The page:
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Great advice from The Lawyer Whisperer

July 1, 2016
Question

The GC of my company left and my colleague was promoted instead of me to take over the department. I still like my job, but is it the right career move to leave? What should I do?

answer
Julie Q. Brush

I’m sorry you’ve encountered this experience. It is never easy to come in second – in anything. It hurts. It smarts. It bruises. And being edged out for a coveted promotion is a particularly bitter pill to swallow. But for all the pain and suffering, this event need not be a setback. In fact, your career can…and will go on to flourish if you so choose.

So what now? You still like your job, but does it make career sense to stay…or go?

In order to determine the best path forward, you’ll need to examine your current situation and balance your “wants” and “needs” with your goals. Below are a few key issues to assess:

Your Goals.

Is your professional goal to be a General Counsel? If so, how integral is this goal in defining your professional success…or personal happiness? Do you think it can be achieved in your current company given the recent developments? If being a GC is not the Brass Ring for you, do you believe you can still achieve your professional goals in your current role?

Does Career Advancement Still Exist?

If career progression is important to you, this will be a key factor to consider. In my years of experience dealing with these situations, I have found that opportunity for career advancement becomes severely limited. Why? The executives have promoted your colleague to the top spot and since you were the co-lieutenant in the department, there will be nowhere left to climb on the professional ladder in the organization. In addition, should this incoming GC leave, the executives will likely hire an outside candidate rather than pass the baton to you as the heir apparent. From a psychological perspective, they have already considered your candidacy for GC…and have chosen not to pursue it. Done deal. So it is highly unlikely a different result would occur the next time around.

Know Thyself.

Take inventory of your temperament in this situation. Will reporting to your new boss and former equal make you “see red”? Damage your confidence? Create resentment? Embarrassment? Any of these feelings will create a negative experience for you in the office, which will bleed into your personal life and adversely impact you…and your career. So if you believe you will not react well if you stay, it’s time to move on. On the flip side, if you can make peace with the decision and move forward positively then staying might be a viable option. Might be…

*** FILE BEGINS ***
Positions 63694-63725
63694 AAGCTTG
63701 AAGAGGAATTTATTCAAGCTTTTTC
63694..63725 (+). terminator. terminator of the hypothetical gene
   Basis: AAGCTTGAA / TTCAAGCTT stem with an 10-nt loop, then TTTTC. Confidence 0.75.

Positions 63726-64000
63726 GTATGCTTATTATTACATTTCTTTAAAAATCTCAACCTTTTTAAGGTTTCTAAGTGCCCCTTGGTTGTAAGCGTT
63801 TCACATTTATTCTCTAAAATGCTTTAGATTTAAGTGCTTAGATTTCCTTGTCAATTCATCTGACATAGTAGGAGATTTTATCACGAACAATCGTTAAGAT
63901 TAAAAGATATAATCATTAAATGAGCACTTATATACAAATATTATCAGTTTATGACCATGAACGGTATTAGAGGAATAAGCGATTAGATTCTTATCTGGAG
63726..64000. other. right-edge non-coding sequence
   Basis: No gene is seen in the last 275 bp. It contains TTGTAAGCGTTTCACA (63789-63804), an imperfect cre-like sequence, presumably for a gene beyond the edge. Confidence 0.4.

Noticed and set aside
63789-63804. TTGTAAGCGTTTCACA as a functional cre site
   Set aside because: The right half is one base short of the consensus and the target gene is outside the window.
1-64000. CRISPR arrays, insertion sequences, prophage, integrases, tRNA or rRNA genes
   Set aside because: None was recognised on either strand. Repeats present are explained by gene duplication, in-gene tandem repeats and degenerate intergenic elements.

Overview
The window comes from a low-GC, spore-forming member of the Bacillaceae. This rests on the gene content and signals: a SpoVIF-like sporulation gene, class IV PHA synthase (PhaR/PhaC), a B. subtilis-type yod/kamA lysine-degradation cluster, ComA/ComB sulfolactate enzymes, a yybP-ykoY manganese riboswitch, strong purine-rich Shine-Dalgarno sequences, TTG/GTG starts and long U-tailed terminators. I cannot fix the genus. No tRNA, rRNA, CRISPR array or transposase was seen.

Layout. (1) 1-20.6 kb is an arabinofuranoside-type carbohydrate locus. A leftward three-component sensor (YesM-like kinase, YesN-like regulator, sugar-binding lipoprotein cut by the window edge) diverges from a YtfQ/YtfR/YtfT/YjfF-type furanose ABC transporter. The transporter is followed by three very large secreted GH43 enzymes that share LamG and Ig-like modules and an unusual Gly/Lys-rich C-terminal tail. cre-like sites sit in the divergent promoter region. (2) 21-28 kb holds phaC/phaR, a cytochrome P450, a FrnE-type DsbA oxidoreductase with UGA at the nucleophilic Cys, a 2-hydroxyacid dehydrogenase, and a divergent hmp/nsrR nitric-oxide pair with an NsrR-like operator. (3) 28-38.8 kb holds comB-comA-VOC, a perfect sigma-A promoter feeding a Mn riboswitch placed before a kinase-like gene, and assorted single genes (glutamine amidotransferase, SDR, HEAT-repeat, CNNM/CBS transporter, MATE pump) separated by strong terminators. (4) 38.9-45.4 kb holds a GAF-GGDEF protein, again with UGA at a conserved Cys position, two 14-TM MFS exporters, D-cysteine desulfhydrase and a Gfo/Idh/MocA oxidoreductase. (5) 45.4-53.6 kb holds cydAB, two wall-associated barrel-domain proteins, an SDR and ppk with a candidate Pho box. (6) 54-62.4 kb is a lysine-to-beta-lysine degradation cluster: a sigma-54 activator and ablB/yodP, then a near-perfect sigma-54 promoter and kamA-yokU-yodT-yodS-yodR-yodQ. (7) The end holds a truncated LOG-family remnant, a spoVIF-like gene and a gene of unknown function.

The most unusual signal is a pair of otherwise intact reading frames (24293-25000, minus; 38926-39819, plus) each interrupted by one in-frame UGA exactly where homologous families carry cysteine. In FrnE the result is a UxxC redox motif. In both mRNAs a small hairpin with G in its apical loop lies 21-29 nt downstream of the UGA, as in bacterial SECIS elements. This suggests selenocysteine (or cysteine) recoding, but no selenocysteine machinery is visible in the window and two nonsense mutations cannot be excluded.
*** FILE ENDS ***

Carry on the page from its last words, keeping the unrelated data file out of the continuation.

Do Other Happiness Elements Exist?

You mentioned that like your job. How much do you like it? How much do you like the company and your colleagues? What is it about these factors that you like? Do you think they’d be difficult to find or replicate in another opportunity? How heavily do these factors weigh in your ability to be happy if you stay in your current position?

Take Inventory of the Current Legal Market.

Talk to the experts and get a sense of the current hiring market. Are many employers hiring? If so, who are they and what are the practice areas in high demand? What does the current GC market look like for public and private companies? How does your background stack up? How marketable are you as a candidate? Why/Why not? What is market compensation for your practice profile? Where does your current comp fit on the spectrum? What are the latest trends with titles? Depending on the answers above, the market may be ripe for exploration or a place where waiting is the better option.

After you analyze and weigh these factors, a much clearer picture will emerge as to the best direction to pursue. But regardless of whether you decide to stay or go, I recommend that you have an open conversation now with your new boss – as s/he may be feeling a bit awkward as well. Welcome him/her to the role, offer your congratulations and express no hard feelings. Finally, reiterate your desire to add value and help create success for him/her and the legal team. By taking the high road, you are creating goodwill and building a positive foundation for whatever the future may hold – stay or leave. And that is the mark of a true professional.

You’ve recently been dealt a professional blow. And your disappointment is understandable. But choices do exist for you to move your career forward and stay on course to reach your goals. So examine your current situation closely and the all right choices…and actions will become clear.

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